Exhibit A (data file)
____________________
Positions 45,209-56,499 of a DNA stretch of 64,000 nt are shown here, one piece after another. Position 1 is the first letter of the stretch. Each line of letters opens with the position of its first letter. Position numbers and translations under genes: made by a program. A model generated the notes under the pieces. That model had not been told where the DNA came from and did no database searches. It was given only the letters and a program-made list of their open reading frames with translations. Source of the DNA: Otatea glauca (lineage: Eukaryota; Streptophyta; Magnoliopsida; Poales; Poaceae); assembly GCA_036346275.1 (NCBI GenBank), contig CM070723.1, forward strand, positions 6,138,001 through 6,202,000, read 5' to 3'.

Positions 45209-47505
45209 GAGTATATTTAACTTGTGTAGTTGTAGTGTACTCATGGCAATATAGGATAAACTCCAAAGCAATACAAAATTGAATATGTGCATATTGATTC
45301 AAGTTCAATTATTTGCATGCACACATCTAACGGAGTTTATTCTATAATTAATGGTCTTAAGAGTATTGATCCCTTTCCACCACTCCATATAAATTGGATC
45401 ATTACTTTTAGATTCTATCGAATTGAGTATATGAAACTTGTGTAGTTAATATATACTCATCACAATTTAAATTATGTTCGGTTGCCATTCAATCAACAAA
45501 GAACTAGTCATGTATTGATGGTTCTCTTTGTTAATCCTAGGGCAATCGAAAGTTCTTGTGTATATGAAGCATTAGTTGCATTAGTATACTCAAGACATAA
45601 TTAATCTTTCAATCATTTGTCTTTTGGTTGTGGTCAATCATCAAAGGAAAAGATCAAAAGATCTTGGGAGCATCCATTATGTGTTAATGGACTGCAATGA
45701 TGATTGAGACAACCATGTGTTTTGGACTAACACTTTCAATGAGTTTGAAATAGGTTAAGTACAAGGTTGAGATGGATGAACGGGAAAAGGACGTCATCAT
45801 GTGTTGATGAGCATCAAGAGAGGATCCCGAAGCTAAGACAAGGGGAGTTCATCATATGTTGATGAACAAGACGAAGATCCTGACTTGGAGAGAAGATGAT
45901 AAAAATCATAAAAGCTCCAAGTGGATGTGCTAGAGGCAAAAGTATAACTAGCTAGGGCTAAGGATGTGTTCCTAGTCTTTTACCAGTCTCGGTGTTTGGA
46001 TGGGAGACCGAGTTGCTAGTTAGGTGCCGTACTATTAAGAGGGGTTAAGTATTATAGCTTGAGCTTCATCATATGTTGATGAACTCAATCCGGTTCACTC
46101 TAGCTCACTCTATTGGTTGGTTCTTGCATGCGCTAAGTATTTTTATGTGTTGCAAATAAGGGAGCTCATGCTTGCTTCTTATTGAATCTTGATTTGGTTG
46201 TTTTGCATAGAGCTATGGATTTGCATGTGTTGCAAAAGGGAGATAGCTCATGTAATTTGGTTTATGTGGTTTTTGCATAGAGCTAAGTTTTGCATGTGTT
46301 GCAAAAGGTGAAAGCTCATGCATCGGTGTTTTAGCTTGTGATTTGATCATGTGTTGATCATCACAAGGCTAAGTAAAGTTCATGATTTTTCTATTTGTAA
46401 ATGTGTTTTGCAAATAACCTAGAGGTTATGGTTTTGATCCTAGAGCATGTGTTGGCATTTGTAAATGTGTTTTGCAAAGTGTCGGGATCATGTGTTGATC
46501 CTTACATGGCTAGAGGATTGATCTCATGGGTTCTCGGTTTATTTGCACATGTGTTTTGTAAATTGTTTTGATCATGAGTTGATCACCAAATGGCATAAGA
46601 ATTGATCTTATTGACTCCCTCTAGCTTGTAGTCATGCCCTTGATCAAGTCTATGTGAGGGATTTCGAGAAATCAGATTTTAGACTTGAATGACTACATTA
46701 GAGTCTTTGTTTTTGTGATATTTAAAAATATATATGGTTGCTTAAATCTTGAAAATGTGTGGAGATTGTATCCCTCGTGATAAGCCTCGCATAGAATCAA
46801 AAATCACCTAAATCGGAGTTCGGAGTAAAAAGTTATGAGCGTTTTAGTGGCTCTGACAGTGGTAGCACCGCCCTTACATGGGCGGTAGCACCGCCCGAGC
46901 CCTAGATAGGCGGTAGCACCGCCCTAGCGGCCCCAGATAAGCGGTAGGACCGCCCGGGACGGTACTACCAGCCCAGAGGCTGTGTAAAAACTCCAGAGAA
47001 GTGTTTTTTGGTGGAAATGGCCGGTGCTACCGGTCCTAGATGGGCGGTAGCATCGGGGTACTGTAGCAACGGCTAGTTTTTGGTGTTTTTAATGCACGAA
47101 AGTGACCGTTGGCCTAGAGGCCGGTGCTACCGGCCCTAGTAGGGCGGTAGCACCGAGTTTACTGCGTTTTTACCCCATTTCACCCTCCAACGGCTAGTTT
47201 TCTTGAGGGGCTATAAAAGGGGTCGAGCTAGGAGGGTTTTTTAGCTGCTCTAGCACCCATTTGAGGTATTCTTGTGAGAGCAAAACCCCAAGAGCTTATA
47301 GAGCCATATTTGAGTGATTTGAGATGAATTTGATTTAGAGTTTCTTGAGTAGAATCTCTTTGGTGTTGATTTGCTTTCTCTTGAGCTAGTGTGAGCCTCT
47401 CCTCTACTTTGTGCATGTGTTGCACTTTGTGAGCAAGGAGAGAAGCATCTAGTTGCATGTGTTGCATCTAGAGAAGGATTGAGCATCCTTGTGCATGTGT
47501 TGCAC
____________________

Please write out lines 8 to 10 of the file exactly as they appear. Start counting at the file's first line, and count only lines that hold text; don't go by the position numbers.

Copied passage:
45701 TGATTGAGACAACCATGTGTTTTGGACTAACACTTTCAATGAGTTTGAAATAGGTTAAGTACAAGGTTGAGATGGATGAACGGGAAAAGGACGTCATCAT
45801 GTGTTGATGAGCATCAAGAGAGGATCCCGAAGCTAAGACAAGGGGAGTTCATCATATGTTGATGAACAAGACGAAGATCCTGACTTGGAGAGAAGATGAT
45901 AAAAATCATAAAAGCTCCAAGTGGATGTGCTAGAGGCAAAAGTATAACTAGCTAGGGCTAAGGATGTGTTCCTAGTCTTTTACCAGTCTCGGTGTTTGGA